Cookies Policy
X

This site uses cookies. By continuing to browse the site you are agreeing to our use of cookies.

I accept this policy

Find out more here

El encuentro de Cortés y Moctezuma: The betrothal of two worlds in eighteenth-century new Spain

Brill’s MyBook program is exclusively available on BrillOnline Books and Journals. Students and scholars affiliated with an institution that has purchased a Brill E-Book on the BrillOnline platform automatically have access to the MyBook option for the title(s) acquired by the Library. Brill MyBook is a print-on-demand paperback copy which is sold at a favorably uniform low price.

Access this chapter

+ Tax (if applicable)

Chapter Summary

An anonymous eighteenth-century painting titled El encuentro de Cortés y Moctezuma is an ideal case for discussion because it presents a distinct interpretation of a ubiquitous historical subject in the American viceroyalty. The image depicts the initial meeting between the Mexican leader, Moctezuma, and the Spanish conquistador, Fernando Cortés. Paintings of the betrothal of Mary and Joseph are embedded in altarpieces situated in religious spaces such as churches or convents, or perhaps private chapels. Society in eighteenth-century Mexico City was composed of a highly diverse ethnic population, stratified by social rank and color. Gender categories defined social status and guided social relations, determining the power dynamics between individuals. Mestizaje, in the eighteenth century, served as a link that bridged the pre-Hispanic past with the elites of the then present.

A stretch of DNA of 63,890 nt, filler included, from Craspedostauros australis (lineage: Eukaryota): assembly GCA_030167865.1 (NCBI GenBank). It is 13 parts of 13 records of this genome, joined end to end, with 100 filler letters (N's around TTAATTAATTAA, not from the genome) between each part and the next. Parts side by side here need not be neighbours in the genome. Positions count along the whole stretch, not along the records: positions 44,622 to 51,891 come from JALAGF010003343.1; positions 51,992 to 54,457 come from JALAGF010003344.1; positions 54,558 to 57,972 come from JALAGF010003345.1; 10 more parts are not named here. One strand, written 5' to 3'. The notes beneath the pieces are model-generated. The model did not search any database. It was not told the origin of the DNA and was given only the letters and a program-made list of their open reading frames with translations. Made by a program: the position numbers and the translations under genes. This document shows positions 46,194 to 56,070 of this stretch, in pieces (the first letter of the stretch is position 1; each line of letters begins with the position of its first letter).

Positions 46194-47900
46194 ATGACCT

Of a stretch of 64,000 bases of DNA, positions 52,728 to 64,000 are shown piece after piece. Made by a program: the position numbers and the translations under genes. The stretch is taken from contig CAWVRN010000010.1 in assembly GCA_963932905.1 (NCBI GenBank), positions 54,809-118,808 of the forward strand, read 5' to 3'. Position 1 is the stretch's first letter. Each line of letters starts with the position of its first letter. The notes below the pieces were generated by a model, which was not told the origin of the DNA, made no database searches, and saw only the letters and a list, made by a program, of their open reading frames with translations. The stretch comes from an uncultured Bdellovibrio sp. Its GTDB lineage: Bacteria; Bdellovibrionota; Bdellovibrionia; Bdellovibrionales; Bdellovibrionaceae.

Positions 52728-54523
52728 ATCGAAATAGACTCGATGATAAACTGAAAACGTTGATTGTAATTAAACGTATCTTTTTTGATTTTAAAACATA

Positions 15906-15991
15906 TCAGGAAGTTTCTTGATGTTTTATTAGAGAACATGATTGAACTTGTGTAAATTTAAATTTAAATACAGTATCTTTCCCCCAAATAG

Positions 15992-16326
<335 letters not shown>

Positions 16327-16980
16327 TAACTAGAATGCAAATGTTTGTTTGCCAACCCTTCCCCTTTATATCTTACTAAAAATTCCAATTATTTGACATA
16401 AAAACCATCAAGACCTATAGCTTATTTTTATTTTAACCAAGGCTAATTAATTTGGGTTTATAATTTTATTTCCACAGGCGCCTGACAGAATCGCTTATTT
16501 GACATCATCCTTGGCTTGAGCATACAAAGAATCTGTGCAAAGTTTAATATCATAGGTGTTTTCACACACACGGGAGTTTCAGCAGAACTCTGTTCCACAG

Keywords: Fernando Cortés; Mestizaje; Moctezuma; Spanish conquistador

10.1163/ej.9789004153929.i-451.42
/content/books/10.1163/ej.9789004153929.i-451.42
dcterms_subject,pub_keyword
6
3
Loading

Sign-in

Can't access your account?
  • Tools

  • Add to Favorites
  • Printable version
  • Email this page
  • Recommend to your library

    You must fill out fields marked with: *

    Librarian details
    Your details
    Why are you recommending this title?
    Select reason:
     
    Woman and Art in Early Modern Latin America — Recommend this title to your library
  • Export citations
  • Key

  • Full access
  • Open Access
  • Partial/No accessInformation